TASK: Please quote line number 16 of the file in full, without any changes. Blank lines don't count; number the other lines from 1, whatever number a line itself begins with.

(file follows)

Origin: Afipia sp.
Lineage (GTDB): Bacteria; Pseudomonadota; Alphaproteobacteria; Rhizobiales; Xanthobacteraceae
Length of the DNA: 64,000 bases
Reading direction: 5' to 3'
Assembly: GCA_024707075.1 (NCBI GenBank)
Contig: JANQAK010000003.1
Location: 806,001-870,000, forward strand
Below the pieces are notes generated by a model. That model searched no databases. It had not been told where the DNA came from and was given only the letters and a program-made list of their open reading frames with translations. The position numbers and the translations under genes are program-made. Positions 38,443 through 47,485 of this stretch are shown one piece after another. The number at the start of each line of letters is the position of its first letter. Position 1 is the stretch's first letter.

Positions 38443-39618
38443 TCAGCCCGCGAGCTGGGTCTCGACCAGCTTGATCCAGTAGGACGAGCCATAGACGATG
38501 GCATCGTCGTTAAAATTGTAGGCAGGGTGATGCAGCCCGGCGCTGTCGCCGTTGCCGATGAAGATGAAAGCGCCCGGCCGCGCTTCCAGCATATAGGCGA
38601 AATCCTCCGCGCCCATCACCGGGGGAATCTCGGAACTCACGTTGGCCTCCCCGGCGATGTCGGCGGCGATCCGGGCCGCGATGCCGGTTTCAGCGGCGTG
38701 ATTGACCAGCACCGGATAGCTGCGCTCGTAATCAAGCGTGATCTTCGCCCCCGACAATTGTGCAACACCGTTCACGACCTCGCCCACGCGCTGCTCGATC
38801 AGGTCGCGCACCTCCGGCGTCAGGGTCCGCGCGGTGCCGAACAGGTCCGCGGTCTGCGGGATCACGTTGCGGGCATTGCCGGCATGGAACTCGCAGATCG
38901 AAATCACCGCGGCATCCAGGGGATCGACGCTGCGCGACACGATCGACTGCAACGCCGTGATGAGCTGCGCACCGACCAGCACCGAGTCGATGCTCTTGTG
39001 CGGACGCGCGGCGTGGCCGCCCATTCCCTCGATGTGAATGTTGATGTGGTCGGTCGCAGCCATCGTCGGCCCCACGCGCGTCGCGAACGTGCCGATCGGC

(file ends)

39001 CGGACGCGCGGCGTGGCCGCCCATTCCCTCGATGTGAATGTTGATGTGGTCGGTCGCAGCCATCGTCGGCCCCACGCGCGTCGCGAACGTGCCGATCGGC